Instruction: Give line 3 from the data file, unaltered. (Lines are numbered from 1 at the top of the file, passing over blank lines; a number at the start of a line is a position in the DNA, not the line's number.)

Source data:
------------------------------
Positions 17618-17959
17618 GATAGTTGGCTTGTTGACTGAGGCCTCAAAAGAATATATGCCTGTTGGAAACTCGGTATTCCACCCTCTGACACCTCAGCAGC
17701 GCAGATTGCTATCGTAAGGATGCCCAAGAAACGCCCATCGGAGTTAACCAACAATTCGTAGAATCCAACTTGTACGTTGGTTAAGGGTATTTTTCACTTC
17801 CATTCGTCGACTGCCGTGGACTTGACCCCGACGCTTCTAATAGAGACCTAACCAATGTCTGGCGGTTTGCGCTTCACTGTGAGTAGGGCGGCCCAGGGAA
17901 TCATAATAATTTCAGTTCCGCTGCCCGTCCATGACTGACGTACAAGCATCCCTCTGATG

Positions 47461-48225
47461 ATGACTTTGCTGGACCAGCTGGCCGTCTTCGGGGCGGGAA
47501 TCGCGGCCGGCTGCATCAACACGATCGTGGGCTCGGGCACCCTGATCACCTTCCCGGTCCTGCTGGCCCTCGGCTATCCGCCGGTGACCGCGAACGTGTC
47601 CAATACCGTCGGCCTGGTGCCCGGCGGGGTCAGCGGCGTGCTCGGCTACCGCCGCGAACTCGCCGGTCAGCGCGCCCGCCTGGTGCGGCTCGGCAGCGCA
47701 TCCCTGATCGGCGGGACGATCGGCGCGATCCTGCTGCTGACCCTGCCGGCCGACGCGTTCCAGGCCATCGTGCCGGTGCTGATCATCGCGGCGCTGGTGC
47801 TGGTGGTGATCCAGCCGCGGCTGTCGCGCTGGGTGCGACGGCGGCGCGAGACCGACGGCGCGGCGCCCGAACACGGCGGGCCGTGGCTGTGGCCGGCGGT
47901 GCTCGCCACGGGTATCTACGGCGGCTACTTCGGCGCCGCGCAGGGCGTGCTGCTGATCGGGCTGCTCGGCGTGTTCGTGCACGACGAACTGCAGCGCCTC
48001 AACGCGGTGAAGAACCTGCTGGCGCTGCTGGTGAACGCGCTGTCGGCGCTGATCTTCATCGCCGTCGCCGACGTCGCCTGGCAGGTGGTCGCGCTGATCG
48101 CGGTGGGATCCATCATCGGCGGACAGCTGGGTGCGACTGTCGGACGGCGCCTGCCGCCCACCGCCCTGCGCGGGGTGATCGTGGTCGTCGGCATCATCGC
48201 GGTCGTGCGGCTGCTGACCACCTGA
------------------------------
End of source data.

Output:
17701 GCAGATTGCTATCGTAAGGATGCCCAAGAAACGCCCATCGGAGTTAACCAACAATTCGTAGAATCCAACTTGTACGTTGGTTAAGGGTATTTTTCACTTC